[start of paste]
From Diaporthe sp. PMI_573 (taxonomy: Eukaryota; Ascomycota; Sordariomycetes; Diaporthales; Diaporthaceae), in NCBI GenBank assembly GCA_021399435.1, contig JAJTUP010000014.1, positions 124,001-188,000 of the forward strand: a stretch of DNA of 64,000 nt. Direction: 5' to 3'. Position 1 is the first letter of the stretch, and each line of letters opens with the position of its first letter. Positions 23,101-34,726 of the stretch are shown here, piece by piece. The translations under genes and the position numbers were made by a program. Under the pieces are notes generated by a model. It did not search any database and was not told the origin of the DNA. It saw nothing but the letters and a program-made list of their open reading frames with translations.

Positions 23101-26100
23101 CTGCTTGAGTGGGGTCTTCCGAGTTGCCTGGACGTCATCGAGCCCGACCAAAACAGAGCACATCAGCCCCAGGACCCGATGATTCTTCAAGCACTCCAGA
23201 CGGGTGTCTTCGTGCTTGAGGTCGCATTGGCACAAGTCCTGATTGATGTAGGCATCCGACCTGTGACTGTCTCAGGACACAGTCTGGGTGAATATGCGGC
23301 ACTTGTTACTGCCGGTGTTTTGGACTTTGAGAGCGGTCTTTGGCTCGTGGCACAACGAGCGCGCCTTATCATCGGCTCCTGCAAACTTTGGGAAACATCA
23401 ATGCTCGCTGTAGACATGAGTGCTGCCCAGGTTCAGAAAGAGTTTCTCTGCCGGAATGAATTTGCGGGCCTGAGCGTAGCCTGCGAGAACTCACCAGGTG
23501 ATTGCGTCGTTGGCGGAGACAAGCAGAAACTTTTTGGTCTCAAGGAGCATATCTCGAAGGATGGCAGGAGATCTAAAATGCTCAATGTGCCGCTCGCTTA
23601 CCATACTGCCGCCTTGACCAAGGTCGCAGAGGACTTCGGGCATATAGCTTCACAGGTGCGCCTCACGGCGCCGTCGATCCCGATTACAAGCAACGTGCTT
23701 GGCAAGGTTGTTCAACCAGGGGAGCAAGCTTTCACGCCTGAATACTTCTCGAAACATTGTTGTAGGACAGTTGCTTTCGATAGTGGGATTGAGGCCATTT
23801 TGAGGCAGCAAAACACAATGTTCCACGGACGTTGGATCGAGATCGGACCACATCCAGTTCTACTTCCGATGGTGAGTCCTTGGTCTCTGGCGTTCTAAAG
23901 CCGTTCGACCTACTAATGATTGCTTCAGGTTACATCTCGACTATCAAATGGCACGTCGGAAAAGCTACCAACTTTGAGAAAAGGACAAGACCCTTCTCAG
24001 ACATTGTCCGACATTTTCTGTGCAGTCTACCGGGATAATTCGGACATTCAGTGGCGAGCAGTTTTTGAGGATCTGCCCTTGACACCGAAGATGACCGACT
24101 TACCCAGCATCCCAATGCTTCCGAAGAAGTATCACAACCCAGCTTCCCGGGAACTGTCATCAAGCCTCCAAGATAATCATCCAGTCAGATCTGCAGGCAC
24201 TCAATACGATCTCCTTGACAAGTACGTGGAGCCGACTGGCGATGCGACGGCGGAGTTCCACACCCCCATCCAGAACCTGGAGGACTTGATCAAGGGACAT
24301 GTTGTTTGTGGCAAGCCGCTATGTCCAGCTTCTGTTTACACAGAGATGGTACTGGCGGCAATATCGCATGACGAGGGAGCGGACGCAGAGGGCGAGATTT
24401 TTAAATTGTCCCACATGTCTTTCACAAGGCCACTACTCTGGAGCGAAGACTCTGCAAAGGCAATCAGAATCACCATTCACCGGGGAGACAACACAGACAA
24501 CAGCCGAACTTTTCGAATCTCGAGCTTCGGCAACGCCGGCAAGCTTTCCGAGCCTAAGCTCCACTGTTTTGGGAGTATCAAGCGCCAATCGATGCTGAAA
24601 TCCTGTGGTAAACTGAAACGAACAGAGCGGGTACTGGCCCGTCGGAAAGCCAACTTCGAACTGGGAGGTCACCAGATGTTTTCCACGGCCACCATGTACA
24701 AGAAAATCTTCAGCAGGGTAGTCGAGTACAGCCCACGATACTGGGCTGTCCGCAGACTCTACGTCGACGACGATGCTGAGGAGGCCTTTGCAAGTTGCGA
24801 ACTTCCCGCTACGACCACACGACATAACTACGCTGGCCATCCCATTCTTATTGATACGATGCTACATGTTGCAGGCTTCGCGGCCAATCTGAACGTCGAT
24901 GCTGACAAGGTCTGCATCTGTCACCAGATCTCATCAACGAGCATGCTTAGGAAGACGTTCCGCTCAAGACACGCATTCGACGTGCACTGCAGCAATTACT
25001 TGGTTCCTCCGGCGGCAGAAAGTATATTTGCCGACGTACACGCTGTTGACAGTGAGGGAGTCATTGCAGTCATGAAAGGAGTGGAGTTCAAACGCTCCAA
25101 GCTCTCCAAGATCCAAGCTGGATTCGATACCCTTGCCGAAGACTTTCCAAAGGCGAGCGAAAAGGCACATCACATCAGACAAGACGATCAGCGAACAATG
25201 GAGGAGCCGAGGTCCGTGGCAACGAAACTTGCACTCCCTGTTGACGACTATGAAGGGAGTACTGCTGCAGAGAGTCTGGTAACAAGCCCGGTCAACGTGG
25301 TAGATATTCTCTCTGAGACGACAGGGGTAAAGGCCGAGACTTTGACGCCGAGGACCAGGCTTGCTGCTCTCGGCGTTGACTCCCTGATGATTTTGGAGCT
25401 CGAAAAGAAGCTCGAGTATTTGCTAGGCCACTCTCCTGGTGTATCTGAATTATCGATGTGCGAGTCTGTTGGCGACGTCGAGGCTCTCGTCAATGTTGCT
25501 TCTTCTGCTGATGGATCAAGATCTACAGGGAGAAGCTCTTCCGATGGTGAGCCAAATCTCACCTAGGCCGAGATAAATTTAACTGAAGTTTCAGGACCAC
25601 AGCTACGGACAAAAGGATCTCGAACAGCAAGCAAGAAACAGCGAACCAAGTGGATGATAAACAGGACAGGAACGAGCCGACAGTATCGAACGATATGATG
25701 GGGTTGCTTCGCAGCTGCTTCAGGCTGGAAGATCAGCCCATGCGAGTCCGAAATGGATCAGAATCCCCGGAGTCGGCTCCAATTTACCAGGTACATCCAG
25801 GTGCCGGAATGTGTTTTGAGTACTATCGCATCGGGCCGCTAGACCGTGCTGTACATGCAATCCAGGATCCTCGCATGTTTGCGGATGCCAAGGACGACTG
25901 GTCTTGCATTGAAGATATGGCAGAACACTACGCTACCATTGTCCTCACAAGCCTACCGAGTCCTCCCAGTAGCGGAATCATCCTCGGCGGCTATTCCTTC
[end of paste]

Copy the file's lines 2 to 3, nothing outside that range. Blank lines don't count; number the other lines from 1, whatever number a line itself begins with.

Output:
Positions 23101-26100
23101 CTGCTTGAGTGGGGTCTTCCGAGTTGCCTGGACGTCATCGAGCCCGACCAAAACAGAGCACATCAGCCCCAGGACCCGATGATTCTTCAAGCACTCCAGA